Arnab Chakravarti MD Professor and Chair of Radiation Oncology Arthur G. James Cancer Hospital and Richard J. Solove Research Institute The Ohio State University Comprehensive Cancer Center

Gene Biomarker Can Predict Brain Tumor Patients Who Have Better Outcomes Interview with:

Arnab Chakravarti MD Professor and Chair of Radiation Oncology Arthur G. James Cancer Hospital and Richard J. Solove Research Institute The Ohio State University Comprehensive Cancer Center

Dr. Chakravarti

Arnab Chakravarti MD
Professor and Chair of Radiation Oncology
Arthur G. James Cancer Hospital and Richard J. Solove Research Institute
The Ohio State University Comprehensive Cancer Center What is the background for this study?  

Response: Historically, the treatment for grade two gliomas has been a black box without really a standard-of-care therapy. In the past, it was really dealer’s choice, where it was based upon physician and patient preference. Either radiation alone, radiation plus chemotherapy, or chemotherapy alone, there wasn’t really any data to guide therapeutic decision-making. Then about three years ago the landmark study RTOG 9802 was published, which demonstrated a survival benefit with the addition of chemotherapy to radiation versus radiation alone. That became the standard of care for the treatment of grade two gliomas.

One of the tricky issues with regards to these tumors is that there’s a wide range of outcomes.

There are patients that succumb to disease within months, others that live decades. It’s very
important to personalize care for the individual patient and that’s why biomarkers, prognostic and predictive biomarkers are so important. The 9802 study showed us for the general population of patients that the addition of chemotherapy to radiation improved outcomes versus radiation alone.

The patient population that was selected for our study were the high-risk low-grade glioma
patients. Patients who are generally over the age of 40, tumor sizes that exceeded 6 cm in terms of maximum dimension, tumors that invaded the corpus callosum, astrocytic histology of patients with neurological symptoms. These are typically the patients that were included in the study. Really the main objective of this study was to determine the efficacy of treatment compared to historical controls. What are the main findings?

Response: Our research is highly significant from several different vantage points. First of all, methylation of this gene had never been correlated with long-term outcomes in this particular patient population in a prospective phase two setting. It provided evidence that patients who had methylation of this MGMT gene had improved outcomes in the setting of temozolomide plus radiation. These were the longer-term survivors.

Second, our laboratory was the first to publish in clinical cancer research back in 2006 that
MGMT could relate resistance to radiation and temozolomide in pre-clinical models. This was important validation of that initial study and indicated that perhaps targeting this pathway or these DNA repair pathways could be a future direction in terms of potentiating the effect of radiation-temozolomide based chemotherapy.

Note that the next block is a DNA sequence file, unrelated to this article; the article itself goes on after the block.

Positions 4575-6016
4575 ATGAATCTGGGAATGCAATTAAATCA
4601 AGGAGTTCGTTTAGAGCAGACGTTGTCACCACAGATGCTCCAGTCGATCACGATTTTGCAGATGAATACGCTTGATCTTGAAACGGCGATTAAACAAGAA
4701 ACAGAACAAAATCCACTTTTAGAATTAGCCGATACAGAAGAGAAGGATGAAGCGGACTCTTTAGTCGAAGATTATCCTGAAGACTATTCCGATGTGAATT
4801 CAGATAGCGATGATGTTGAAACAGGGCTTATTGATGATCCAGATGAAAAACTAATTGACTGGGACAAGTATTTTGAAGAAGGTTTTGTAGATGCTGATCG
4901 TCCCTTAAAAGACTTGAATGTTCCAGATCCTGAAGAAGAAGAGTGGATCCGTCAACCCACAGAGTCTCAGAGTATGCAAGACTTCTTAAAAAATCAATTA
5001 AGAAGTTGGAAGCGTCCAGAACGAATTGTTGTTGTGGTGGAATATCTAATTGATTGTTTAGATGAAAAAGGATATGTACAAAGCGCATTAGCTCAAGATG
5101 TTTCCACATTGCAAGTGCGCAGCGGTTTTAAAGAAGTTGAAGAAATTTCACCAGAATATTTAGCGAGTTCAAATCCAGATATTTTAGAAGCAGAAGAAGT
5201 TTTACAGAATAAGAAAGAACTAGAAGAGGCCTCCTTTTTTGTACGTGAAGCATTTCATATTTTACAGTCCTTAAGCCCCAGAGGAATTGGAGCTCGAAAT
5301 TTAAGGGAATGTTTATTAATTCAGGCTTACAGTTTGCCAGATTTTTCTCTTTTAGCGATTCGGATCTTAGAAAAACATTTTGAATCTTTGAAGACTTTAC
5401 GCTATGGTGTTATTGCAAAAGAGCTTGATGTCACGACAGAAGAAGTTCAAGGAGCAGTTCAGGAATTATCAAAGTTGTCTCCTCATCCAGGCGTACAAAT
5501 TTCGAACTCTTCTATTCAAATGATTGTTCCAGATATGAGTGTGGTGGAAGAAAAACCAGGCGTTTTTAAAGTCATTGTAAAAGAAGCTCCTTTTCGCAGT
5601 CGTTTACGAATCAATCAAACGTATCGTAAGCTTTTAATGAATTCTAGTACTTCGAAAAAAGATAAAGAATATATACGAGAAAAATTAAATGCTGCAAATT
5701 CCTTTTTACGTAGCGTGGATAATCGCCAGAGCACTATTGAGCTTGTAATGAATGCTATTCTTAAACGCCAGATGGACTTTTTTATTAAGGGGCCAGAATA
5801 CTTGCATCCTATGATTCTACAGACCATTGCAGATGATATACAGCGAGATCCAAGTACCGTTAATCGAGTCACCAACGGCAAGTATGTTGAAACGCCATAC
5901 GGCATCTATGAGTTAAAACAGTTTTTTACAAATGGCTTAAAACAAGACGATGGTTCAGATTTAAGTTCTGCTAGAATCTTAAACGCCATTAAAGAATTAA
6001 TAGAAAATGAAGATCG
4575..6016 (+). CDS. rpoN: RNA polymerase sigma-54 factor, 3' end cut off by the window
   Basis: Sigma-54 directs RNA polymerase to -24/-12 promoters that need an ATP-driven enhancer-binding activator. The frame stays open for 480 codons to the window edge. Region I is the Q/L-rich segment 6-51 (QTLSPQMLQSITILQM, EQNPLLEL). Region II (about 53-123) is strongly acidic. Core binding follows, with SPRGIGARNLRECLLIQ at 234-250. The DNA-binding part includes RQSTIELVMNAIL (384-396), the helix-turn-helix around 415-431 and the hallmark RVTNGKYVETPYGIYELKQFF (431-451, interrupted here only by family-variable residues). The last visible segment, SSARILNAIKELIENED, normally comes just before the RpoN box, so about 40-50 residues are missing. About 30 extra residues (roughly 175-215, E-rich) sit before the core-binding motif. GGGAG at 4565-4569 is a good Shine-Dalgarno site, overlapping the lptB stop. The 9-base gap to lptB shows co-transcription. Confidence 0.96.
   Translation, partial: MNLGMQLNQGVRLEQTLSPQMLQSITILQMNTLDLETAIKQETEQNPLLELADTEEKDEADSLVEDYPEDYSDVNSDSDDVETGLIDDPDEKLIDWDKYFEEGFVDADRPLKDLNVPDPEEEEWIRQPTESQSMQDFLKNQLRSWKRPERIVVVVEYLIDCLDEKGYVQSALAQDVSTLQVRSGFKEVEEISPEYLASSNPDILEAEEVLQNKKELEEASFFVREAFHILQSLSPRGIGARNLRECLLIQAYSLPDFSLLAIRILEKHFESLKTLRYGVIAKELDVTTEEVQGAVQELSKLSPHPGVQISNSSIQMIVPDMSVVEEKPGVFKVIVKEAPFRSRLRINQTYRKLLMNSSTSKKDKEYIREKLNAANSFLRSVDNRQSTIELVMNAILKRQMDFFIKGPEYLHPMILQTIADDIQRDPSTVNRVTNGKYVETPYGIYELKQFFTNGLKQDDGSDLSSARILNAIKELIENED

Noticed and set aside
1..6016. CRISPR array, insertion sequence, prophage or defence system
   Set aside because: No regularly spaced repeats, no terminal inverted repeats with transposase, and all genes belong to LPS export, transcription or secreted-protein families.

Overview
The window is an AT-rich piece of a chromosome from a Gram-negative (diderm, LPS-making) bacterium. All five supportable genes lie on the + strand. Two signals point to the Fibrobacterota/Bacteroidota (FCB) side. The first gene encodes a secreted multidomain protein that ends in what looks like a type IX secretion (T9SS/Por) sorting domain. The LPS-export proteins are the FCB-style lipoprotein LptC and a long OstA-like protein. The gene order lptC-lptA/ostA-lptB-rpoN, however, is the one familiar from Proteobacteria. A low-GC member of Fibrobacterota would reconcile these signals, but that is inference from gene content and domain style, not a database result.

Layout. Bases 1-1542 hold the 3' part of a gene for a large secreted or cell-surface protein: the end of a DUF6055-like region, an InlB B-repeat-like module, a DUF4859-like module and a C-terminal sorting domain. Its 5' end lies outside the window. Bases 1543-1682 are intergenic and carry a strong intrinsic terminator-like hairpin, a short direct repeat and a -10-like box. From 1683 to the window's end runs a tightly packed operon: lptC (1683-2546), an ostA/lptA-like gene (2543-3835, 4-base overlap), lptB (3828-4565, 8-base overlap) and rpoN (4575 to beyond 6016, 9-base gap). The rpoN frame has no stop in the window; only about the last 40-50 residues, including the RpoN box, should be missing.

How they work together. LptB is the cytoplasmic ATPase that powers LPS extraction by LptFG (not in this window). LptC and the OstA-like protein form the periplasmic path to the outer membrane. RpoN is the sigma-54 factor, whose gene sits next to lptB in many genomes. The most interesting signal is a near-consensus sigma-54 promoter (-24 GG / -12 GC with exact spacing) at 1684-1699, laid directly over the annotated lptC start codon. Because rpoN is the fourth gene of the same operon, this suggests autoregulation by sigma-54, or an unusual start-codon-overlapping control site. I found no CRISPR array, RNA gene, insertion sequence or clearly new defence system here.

Our laboratory has also reported that we can look at the protein using these tissues as well. The protein expression of MGMT also seems to be associated with clinical outcome in glioblastoma patients, which we also reported in another previous paper. What should readers take away from your report?

Response: The conventional wisdom is that all patients with malignant brain tumors will succumb to disease. What our data shows that for those patients with methylated MGMT promoters, a lot of these patients survive many, many years, even decades, many decades after treatment. There’s definitely hope for that group of patients. We take the worst actors, the tumors that are unmethylated for MGMT, we’re examining novel clinical trials, targeted therapies, immunotherapies, some of which look very promising right now. There’s a lot of hope for this patient population. What recommendations do you have for future research as a result of this work?

Response: In other types of brain tumors, MGMT methylation hasn’t been studied as extensively. The next step is to look at whether the MGMT methylation is a predictive biomarker as well as being a prognostic biomarker. By predictive biomarker, I mean what therapy works best for MGMT methylated versus unmethylated tumors. The National Cancer Institute has approved our laboratory comparing the control arm of RTOG 9802, which was radiation alone versus the radiation and temozolomide group that was treated on RTOG 0424. Hopefully, after that study is completed we can determine whether the addition of chemotherapy to radiation improves outcome compared to radiation alone stratified by MGMT methylation status. Is there anything else you would like to add?

Response: These genetic markers, such as MGMT, will become standard test for this patient population to stratify long-term versus short-term survivors. MGMT, I think, is the tip of the iceberg. We’re also looking at other genomic markers IDH1 and 2 are examples of that, which also stratify long versus short-term survivors. We’re also looking at molecules that can also be direct targets of drugs as well. This could be a great therapeutic importance down the road. 


Bell EH, Zhang P, Fisher BJ, et al. Association of MGMT Promoter Methylation Status With Survival Outcomes in Patients With High-Risk Glioma Treated With Radiotherapy and Temozolomide An Analysis From the NRG Oncology/RTOG 0424 Trial. JAMA Oncol. Published online June 28, 2018. doi:10.1001/jamaoncol.2018.1977 

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Jul 21, 2018 @ 12:01 am


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